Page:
Russian view

Sergey Chaban, the commander of the CIS peacekeeping forces in Abkhazia, had stated, that according to a joint investigation with the UNOMIG, the incident occurred on the territory of Abkhazia, 700 meters from the border, thus supporting the claim of the Abkhazian side.[11] However, a UNOMIG representative later stated, that the investigation is still on-going. Responding to Saakashvili's allegations, Vitaly Churkin, the Permanent Representative of Russia to the United Nations, stated, that the killed men were instructors at an "anti-terrorist training centre" and died from head gunshots and knife wounds.[12]

United Nations response

The Secretary-General of the United Nations expressed his concern with regard to the incident and called on all sides to exercise maximum restraint and to prevent any further escalation of the situation. In its 24 September 2007 press release, the UNOMIG announced, that its Fact Finding Team was independently engaged in establishing facts relating to this incident, including visiting the locations as indicated by the sides, as well as meeting with witnesses.[13]

From September 21 to October 8, the team had visited the Bokhundjara area, interviewing a number of witnesses and participated in the autopsy of the two men, who died in the shootout. Blood samples were taken from the men killed in the incident and from the Bokhundjara area. The German government had agreed to facilitate a DNA analysis of the samples. Having analyzed this evidence, the team had concluded, that the incident had occurred at the location designated by the Abkhaz side, on the Abkhaz side of the administrative boundary, at approximately 300 meters from that boundary. Furthermore, the forensic experts have concluded, that the former Russian officers were killed by automatic weapons fired at short and point-blank range.[14]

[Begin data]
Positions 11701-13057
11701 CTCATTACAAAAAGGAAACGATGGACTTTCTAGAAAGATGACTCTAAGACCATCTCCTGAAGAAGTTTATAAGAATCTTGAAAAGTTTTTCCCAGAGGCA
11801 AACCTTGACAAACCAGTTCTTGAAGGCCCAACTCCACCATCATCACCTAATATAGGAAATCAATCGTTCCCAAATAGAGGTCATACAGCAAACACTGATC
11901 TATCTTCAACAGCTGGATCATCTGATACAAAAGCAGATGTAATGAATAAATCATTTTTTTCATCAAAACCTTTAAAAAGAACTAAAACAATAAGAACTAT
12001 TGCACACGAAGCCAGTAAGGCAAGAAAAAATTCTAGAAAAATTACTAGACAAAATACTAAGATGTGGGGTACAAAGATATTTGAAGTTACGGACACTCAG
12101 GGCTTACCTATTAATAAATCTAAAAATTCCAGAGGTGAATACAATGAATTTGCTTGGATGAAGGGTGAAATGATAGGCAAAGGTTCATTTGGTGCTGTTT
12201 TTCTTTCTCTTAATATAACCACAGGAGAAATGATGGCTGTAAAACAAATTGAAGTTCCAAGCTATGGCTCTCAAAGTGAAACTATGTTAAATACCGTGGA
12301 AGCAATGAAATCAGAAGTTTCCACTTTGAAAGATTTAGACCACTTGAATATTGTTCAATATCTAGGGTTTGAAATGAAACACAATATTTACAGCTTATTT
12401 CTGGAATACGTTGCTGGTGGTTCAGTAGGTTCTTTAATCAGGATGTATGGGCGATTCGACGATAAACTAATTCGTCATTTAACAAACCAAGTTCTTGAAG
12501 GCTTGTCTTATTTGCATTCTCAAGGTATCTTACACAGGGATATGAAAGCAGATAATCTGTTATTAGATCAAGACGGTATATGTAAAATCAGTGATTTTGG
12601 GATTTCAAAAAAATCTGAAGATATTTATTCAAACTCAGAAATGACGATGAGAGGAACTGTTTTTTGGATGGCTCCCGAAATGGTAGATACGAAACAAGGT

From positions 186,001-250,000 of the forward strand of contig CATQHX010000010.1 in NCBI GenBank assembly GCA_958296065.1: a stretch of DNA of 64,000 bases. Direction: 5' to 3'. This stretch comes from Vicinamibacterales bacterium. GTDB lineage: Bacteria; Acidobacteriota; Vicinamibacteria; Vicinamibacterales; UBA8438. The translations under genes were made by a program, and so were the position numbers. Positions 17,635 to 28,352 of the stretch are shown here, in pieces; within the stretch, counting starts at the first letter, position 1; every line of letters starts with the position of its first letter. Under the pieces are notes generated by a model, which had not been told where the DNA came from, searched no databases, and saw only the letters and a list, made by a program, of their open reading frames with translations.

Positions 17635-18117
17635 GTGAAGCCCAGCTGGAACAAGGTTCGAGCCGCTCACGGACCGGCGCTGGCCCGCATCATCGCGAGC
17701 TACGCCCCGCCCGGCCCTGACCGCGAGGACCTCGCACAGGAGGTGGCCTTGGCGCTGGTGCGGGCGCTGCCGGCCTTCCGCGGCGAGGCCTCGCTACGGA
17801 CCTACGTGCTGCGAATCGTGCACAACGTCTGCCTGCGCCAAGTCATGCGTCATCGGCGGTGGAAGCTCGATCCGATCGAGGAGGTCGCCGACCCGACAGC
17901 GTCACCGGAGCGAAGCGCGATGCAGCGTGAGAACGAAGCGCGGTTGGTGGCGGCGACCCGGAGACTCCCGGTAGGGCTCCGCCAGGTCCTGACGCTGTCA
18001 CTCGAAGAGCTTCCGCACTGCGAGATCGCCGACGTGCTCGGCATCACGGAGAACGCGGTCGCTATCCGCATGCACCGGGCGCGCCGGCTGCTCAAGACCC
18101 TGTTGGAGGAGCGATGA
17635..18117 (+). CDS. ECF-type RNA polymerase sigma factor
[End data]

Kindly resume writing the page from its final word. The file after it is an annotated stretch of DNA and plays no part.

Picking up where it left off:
1. "Abkhazia FM calls for freeing captured border guards". ITAR TASS. 2007-09-26. Retrieved 2007-09-27. 
  2. "UNOMIG: Probe into Abkhaz Clash Still in Progress". 2007-09-24. Retrieved 2007-09-27. 
  3. Georgia Releases Seven Abkhaz Militiamen. Civil Georgia. 2007-10-27.
  4. Not Abkhazia’s but Russia’s Officers Killed in Tkvarcheli. Kommersant. Sep. 25, 2007.
  5. (Russian)В Абхазии убиты два российских офицера. Vokrug Novostey. September 25, 2007.
  6. (Russian) В Абхазии застрелен российский миротворец. Gazeta. September 21, 2007.
  7. "Georgia Responds to Abkhazia's Threat". The Georgian Times. 2007-09-24. Retrieved 2007-09-27. 
  8. Saakashvili’s Speech at the U.N. General Assembly. Civil Georgia. 2007-09-27.
  9. "Attack on border guards in Tquarchal region to be an attempt to destabilize the situation in all region – Deputy of Parliament". 2007-09-21. Retrieved 2007-09-27. 
  10. Vladimir Socor, Moscow Self-Disqualifying as Peacekeeper and Mediator in Abkhaz, South Ossetian Conflicts. Eurasia Daily Minitor. Volume 3, Issue 228 (December 11, 2006).
  11. "Грузинские военные устроили перестрелку на абхазской территории". RIA Novosti. 2007-09-24. Retrieved 2007-09-27. 
  12. "Georgia, South Ossetia blame each other for shooting". Pravda. 2007-09-27. Retrieved 2007-09-27. 
  13. UNOMIG's Press Release PR/2007/88. Tbilisi, 24 September 2007. The UNOMIG official website. Retrieved on September 27, 2007.
  14. Report of the Secretary-General on the situation in Abkhazia, Georgia, January 23, 2008. Retrieved on August 30, 2008.